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J Mol Endocrinol. 2011 Mar 7;46(2):R65-72. doi: 10.1530/JME-10-0169. Print 2011 Apr.

Role of WNT signalling in the determination of human mesenchymal stem cells into preadipocytes.

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  • Department of Internal Medicine II, University of Cologne, Kerpener Strasse 62, 50924 Cologne, Germany. matthias.laudes@uk-sh.de

Abstract

The development of obesity is characterised not only by increased storage of lipids in existing fat cells but also by the generation of new adipocytes from progenitor cells. This process, called adipogenesis, can be divided into two related steps. First, during determination, multipotent mesenchymal stem cells commit to preadipocytes. These cells exhibit similar morphology compared with stem cells; however, they are committed to the adipogenic lineage and are not longer able to transform into osteoblasts, myocytes or chondrocytes. Secondly, during differentiation, preadipocytes become mature fat cells. As in other developmental processes, adipogenesis is tightly regulated at a molecular level by several transcription factors. Within the last decade, it has also become clear how the activity of these transcription factors is coordinated by extracellular signals. In this respect, secreted WNT signalling molecules are particularly important. Several members of the WNT family have been shown to inhibit early steps of adipogenesis. Conversely, endogenous inhibitors of WNT signalling were found to promote generation of adipocytes, indicating a fundamental role of these bioactive peptides in adipogenesis. From a pathophysiological point of view, it is of interest that polymorphisms in genes of the WNT signalling system have been associated with the development of obesity and type 2 diabetes in humans. Moreover, recent findings indicate that certain WNT molecules are involved in the so-called low-grade inflammation of adipose tissue, which is crucial in the development of obesity-associated insulin resistance. These important findings in nutritional and metabolic medicine will be summarised in the present review.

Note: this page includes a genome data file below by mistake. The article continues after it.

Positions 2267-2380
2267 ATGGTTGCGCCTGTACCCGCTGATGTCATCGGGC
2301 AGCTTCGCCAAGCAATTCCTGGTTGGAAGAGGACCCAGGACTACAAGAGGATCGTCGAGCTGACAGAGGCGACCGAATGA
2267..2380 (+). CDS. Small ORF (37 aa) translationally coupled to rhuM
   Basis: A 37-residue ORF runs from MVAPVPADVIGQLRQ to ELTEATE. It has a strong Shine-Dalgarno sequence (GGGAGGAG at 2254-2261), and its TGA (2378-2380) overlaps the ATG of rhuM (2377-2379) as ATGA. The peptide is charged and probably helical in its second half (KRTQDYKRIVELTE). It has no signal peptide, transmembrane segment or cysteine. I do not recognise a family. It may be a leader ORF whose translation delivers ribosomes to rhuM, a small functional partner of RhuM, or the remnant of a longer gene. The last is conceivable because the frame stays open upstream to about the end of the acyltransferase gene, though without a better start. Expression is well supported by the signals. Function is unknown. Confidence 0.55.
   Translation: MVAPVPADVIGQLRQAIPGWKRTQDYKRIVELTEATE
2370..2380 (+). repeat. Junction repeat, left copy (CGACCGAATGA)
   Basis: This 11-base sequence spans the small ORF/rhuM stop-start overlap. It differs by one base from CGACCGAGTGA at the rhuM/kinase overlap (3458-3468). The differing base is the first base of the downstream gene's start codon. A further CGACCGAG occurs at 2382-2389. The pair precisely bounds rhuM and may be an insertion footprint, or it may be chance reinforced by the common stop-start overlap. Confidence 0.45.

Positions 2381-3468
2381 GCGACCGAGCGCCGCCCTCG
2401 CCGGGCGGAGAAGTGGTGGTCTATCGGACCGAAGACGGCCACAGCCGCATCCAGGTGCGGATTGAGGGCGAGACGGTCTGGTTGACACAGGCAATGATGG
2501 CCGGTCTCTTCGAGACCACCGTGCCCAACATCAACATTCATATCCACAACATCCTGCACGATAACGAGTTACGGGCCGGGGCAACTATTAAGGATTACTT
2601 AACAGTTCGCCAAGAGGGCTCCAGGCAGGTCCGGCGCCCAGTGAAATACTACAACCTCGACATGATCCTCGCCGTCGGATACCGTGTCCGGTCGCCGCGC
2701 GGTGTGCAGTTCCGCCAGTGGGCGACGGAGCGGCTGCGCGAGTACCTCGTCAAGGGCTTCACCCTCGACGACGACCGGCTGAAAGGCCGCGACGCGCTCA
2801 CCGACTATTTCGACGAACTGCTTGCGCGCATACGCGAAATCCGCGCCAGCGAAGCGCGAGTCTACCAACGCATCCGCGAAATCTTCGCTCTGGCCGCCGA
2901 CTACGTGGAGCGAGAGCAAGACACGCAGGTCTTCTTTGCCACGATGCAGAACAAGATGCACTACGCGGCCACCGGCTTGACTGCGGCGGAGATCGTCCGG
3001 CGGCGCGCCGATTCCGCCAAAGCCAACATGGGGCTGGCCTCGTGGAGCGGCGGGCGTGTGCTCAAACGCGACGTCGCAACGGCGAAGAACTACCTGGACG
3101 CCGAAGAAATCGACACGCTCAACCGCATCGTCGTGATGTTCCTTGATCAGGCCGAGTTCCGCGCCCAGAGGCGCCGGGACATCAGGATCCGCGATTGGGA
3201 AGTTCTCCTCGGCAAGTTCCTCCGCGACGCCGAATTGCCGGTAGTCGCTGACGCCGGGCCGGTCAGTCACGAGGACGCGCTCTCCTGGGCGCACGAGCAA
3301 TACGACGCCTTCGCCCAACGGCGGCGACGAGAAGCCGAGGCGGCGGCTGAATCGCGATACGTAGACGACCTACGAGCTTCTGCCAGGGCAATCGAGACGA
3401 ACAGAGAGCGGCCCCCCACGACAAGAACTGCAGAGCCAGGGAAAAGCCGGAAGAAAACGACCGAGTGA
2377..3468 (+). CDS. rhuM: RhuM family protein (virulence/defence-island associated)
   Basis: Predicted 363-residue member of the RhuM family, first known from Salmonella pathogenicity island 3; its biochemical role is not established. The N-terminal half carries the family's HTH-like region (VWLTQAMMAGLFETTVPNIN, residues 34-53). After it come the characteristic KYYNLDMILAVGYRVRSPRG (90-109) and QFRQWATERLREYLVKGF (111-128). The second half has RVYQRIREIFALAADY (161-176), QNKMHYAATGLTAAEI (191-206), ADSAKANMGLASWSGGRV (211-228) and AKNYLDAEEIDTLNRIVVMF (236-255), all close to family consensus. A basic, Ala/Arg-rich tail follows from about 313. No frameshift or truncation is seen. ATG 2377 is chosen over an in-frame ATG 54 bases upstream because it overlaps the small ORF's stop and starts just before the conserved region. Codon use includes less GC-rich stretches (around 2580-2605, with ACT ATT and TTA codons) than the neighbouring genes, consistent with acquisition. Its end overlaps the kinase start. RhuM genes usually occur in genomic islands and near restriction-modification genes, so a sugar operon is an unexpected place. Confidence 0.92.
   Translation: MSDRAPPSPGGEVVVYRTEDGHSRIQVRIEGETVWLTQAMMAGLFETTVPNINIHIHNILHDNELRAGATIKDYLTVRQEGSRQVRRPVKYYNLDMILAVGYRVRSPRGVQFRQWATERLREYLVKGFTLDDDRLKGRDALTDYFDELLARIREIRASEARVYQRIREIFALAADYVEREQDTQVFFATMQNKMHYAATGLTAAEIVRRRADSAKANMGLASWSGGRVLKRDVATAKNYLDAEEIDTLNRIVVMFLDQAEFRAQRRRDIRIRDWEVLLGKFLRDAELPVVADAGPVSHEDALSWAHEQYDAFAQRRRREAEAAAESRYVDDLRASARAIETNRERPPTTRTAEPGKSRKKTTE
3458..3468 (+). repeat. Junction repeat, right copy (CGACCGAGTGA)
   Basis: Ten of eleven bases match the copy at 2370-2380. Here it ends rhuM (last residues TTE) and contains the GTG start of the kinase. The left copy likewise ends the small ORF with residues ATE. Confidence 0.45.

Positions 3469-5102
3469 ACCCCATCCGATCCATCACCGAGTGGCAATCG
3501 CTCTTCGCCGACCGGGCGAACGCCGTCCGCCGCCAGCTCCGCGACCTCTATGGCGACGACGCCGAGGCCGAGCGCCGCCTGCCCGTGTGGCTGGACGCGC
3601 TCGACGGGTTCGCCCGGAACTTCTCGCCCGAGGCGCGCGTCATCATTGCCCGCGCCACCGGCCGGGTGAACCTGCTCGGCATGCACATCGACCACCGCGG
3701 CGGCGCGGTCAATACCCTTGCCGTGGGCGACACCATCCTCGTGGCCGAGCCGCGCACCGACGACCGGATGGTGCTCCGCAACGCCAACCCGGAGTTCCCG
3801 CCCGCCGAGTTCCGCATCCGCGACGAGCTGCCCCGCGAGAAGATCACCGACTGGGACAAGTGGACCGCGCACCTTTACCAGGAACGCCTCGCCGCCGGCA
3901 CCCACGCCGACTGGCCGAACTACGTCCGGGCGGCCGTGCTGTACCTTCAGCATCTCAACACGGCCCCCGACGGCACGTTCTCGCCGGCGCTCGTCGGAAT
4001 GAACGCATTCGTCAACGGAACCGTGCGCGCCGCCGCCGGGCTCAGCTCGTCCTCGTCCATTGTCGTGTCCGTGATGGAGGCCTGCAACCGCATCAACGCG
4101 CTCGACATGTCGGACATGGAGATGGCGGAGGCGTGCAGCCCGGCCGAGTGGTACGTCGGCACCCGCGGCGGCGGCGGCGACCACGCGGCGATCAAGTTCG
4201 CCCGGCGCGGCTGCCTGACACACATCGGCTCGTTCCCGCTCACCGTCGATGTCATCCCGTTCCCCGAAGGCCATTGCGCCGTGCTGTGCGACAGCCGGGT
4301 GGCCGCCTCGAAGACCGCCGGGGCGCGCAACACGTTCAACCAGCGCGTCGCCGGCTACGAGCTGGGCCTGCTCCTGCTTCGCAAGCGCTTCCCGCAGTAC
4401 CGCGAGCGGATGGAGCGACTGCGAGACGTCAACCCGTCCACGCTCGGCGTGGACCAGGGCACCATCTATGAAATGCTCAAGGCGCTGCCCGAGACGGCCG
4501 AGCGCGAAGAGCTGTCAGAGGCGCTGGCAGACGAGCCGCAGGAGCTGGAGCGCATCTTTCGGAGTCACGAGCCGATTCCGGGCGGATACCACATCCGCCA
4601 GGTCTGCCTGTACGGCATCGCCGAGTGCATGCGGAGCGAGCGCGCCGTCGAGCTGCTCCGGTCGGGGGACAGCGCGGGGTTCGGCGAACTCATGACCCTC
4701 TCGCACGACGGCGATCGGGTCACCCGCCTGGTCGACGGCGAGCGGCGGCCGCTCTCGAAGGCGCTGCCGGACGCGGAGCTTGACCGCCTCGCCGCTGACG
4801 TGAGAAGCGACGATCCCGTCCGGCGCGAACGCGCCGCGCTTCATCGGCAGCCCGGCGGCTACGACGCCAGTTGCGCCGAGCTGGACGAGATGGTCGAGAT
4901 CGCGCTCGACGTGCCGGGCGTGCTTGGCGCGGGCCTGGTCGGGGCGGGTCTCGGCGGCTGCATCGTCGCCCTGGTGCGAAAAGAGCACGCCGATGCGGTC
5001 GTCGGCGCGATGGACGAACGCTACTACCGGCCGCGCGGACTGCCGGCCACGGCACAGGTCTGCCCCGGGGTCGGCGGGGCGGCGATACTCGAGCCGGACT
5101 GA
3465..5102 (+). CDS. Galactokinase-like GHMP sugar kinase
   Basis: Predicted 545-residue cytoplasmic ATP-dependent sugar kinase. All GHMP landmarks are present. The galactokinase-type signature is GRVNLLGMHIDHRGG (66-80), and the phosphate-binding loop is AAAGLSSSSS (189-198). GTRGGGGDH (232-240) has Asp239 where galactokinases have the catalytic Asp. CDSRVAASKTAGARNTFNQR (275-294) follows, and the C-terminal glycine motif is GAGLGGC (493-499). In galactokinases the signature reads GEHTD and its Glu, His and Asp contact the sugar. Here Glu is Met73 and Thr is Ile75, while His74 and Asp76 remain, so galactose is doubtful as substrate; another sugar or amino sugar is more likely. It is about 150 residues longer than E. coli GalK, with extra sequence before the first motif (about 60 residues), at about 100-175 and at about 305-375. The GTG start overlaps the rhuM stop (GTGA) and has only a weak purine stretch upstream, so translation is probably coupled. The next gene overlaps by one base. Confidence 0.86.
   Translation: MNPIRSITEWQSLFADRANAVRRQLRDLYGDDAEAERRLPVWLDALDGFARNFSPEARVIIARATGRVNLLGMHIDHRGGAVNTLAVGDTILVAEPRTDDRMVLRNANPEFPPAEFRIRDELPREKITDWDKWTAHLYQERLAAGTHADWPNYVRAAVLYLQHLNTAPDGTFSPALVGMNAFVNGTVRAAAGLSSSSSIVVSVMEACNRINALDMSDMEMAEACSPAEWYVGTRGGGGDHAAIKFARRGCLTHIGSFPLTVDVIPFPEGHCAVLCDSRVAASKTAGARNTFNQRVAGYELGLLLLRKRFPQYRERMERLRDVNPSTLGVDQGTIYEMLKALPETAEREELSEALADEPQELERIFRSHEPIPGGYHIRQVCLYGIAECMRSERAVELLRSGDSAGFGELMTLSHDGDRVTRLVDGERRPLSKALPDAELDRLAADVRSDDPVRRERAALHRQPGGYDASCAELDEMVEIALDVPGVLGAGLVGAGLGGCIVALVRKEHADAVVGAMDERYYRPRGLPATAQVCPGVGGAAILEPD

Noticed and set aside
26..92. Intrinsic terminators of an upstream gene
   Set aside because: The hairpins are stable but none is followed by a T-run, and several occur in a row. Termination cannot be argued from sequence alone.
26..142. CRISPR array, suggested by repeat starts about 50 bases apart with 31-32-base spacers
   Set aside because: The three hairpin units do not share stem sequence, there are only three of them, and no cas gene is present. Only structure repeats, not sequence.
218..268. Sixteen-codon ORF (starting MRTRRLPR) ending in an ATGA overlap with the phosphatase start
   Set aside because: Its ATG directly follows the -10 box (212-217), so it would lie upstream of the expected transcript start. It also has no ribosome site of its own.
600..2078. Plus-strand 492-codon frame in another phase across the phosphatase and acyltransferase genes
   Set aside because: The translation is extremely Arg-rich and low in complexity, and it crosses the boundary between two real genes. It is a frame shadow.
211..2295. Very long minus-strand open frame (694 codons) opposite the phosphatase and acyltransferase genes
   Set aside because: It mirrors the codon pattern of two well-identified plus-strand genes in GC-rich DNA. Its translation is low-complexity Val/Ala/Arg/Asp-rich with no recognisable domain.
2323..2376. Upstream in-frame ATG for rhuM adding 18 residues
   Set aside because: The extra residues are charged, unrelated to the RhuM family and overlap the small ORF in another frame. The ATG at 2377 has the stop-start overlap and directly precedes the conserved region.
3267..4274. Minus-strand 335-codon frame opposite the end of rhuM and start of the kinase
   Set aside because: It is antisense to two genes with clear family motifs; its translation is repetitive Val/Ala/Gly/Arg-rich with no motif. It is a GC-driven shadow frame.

PMID:
21247979
[PubMed - indexed for MEDLINE]
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